And, really, this industry looks a lot better and is definitely delivering back to its shareholders with the higher gold price. I hope that we will continue with that discipline and actually deliver value back to our shareholders in this sort of economic global crisis that we find ourselves in.

Chris Terry -- Deutsche Bank -- Analyst

OK. That's all clear. And then just the last one for me, Mark, and I'll hand it over. There's an update out on Donlin a week or so ago.

Just wondering if you could comment on where that fits within the portfolio overall or where do you see that?

Mark Bristow -- Chief Executive Officer

So as I pointed out, we've already met our $1.5 billion value delivery by bringing to account noncore assets. We will continue to do that. But Donlin is a nice, clean gold opportunity. It's definitely a very large resource.

We have -- we understand the economics of it. When -- with the changes in Barrick, we got much more involved. And it's sitting -- at $1,200 gold, our review last year gave about a 9% IRR. When we look at the project, it's got three sort of risk baskets: Construction risk because of its location; the capital risk, just because it's a very large asset, and it's moderate grade, but in a challenging environment; and then -- which is always the case, it's the geology risk, and that's something we can derisk.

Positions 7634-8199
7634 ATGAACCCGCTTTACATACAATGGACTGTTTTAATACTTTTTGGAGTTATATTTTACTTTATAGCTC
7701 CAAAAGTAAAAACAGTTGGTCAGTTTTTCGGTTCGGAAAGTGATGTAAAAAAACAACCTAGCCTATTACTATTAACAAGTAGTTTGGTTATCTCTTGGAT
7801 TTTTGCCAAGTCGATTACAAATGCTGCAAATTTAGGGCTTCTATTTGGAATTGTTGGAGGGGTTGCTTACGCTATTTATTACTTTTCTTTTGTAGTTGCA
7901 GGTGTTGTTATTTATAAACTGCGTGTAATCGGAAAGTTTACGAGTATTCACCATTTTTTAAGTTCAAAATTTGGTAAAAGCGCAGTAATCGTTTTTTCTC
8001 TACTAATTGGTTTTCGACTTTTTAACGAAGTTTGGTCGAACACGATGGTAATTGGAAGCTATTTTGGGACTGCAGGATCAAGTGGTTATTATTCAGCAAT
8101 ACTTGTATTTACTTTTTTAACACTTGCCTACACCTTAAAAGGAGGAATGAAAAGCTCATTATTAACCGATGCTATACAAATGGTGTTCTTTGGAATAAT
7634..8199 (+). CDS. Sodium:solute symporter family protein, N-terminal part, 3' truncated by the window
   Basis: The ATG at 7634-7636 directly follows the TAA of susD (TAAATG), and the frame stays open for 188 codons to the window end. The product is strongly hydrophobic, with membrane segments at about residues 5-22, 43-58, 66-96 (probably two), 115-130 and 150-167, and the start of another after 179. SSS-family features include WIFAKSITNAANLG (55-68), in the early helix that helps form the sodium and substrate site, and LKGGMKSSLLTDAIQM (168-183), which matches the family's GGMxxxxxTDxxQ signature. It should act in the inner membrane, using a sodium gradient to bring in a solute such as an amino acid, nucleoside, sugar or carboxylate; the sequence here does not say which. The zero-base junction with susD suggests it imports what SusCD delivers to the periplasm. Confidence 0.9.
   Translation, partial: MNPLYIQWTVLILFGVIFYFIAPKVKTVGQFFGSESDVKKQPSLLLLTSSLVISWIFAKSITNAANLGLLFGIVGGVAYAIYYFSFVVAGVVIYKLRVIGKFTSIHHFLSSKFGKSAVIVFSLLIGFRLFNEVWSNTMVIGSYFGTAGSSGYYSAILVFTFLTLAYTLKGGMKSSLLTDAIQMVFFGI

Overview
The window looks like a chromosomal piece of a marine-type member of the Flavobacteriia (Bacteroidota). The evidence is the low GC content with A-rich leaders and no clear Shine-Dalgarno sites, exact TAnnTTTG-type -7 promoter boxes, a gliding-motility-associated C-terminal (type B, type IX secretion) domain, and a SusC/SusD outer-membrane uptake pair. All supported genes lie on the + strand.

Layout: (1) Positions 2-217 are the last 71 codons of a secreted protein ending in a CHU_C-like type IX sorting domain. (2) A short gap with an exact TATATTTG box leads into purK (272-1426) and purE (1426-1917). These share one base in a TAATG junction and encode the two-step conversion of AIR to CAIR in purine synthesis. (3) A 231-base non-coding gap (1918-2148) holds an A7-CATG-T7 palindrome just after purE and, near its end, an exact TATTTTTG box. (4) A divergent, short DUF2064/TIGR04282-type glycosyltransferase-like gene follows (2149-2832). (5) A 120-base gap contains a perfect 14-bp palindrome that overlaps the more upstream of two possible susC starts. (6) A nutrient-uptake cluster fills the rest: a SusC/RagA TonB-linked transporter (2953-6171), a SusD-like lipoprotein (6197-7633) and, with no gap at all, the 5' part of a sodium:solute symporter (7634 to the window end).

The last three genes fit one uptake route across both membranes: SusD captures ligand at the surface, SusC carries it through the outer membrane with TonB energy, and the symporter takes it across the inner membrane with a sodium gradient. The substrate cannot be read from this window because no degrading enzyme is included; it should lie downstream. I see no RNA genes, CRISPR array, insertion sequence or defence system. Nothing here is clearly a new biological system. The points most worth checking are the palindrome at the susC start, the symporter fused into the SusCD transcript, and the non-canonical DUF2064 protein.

And so our engagement with NovaGold was, let's really get down, put the best of our geologists both sides into this project, employ some really quality skills into Donlin and then take out the geological risk. Because once we have a clear definition of the reserves and, more importantly, the shapes of the ore bodies, we can then set with confidence the mining plan and, more importantly, the rate at which we can mine, which of course will set the amount of gold that we can produce on an annualized basis. And then all the rest is able to be measured against that. And so that sets your return.